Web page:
In a year-to-year comparison covering the three-month periods January to March 2016 and January to March 2017, the total number of complaints increased by more than 19% for the first quarter of 2017. Specifically, student loan complaints increased by 325%, an increase the CFPB attributed, in part, to updating its student loan complaint form in February 2016 to accept complaints about Federal student loan servicing.  The CFPB also indicated that the increase may reflect its initiation of an enforcement action against a large student loan servicer.  For the same year-to-year comparison, bank account or service complaints increased by 25%, consumer loan complaints increased by 25%, credit reporting complaints increased by 23%, credit card complaints increased by 18%, and debt collection complaints increased by 9%.  Prepaid, money transfer, mortgage, payday loan, and “other financial service” complaints decreased.  Payday loan complaints declined by 29%, the greatest percentage decrease of any product category.

Despite the substantial year-to-year increase, student loan complaints actually showed the greatest monthly percentage decrease in March 2017, declining by 20% compared to February 2017. The most common issues identified by consumers in student loan complaints were “problems dealing with their lenders or servicers” (64%) and “being able to repay their loans” (33%).  Complaints about non-federal student loans comprised 64% of the complaints, while federal student loan complaints made up the remaining 36% of complaints.  The CFPB also identified the following issues from student loan complaints:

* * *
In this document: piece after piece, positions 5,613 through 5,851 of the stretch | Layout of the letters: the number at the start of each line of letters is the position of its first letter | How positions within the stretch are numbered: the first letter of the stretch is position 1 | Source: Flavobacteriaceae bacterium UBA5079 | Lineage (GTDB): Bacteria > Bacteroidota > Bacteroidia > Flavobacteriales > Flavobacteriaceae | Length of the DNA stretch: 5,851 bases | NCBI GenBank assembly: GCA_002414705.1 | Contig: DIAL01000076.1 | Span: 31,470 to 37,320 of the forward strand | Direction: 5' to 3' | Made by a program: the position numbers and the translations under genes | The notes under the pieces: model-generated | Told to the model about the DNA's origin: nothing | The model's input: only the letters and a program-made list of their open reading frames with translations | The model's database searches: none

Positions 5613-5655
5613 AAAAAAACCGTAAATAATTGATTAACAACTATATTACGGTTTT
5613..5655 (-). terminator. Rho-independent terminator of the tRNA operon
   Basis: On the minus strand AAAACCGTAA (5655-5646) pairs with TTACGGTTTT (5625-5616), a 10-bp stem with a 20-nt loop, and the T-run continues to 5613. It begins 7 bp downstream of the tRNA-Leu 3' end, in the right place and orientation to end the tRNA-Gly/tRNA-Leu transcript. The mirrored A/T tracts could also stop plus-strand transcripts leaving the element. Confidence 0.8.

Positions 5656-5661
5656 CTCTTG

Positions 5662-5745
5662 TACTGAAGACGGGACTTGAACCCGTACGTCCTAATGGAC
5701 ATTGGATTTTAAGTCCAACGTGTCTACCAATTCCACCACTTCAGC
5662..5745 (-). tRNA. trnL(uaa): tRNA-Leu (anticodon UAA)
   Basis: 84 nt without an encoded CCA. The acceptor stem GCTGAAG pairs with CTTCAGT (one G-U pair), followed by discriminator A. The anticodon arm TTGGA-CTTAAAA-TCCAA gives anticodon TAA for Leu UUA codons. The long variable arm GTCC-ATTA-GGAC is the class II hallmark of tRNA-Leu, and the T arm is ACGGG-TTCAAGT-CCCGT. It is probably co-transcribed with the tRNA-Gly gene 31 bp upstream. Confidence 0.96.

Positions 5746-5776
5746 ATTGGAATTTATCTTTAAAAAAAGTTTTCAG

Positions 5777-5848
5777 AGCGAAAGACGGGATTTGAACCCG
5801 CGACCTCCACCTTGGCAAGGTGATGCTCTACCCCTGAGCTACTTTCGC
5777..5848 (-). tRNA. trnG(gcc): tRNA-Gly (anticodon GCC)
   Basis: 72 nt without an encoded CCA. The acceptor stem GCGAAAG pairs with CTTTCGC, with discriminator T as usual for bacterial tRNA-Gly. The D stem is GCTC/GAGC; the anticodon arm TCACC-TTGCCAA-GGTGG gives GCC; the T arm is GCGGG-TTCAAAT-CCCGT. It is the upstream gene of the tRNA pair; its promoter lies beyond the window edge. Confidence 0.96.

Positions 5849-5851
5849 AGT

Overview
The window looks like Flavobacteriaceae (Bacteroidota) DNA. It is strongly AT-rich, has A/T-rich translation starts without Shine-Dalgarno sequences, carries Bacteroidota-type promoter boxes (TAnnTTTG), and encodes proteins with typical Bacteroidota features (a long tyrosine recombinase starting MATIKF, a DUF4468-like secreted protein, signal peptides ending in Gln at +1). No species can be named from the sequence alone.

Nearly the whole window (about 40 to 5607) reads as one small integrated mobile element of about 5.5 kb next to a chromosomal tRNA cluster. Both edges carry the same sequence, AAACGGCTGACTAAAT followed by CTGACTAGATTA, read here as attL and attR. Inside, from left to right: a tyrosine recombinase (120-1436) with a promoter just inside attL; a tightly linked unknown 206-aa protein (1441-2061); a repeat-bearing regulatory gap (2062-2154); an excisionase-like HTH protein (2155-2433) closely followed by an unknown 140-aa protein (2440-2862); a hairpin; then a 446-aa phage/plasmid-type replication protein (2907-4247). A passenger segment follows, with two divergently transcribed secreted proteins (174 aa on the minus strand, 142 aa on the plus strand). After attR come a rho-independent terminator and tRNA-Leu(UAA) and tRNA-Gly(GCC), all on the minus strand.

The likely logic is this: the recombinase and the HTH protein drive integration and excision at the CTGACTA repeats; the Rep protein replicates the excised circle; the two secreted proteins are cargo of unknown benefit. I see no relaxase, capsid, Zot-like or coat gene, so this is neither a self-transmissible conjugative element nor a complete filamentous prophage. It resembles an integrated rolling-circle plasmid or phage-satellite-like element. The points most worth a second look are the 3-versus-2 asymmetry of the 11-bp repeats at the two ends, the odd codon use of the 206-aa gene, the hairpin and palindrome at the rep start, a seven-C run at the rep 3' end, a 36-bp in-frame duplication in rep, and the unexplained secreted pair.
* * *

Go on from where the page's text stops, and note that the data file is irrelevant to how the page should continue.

• Poor information from and sloppy practices by servicers;
  • Difficulty enrolling and staying in an income-driven repayment plan; and
  • Confusion about consumers’ progress toward Public Service Loan Forgiveness programs.

CHOICE Act 2.0: House Financial Services Committee Revises Regulatory Reform Bill

On April 19, 2017, the House Financial Services Committee released a new discussion draft of the Financial CHOICE Act, its comprehensive regulatory reform bill.  The Committee released the first version of the CHOICE Act in June 2016.  Buoyed by the election of a Republican president, and following several months of public and industry outreach, Committee leadership has made a number of significant changes to the bill.

Please see our client alert for a summary of the new draft of the CHOICE Act, with an emphasis on the differences from the first draft of the bill.

Trump Directs Treasury to Review Dodd-Frank Orderly Liquidation Authority and FSOC Processes

On Friday, April 21, President Donald Trump signed two presidential memoranda, directing the Secretary of the Treasury (the “Secretary”), Steve Mnuchin, to review two major provisions of the Dodd-Frank Act: orderly liquidation authority (“OLA”) for financial companies under Title II, and the decision-making processes of the Financial Stability Oversight Council (“FSOC”). Consistent with the Trump Administration’s February Executive Order ordering the Secretary to review financial regulations—which we discussed in a client alert—these memoranda highlight the Administration’s concerns with certain provisions of Dodd-Frank but will not effect major changes on their own.

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D.C. Circuit Panel Rules that CFPB Civil Investigative Demand is Overly Broad and Unenforceable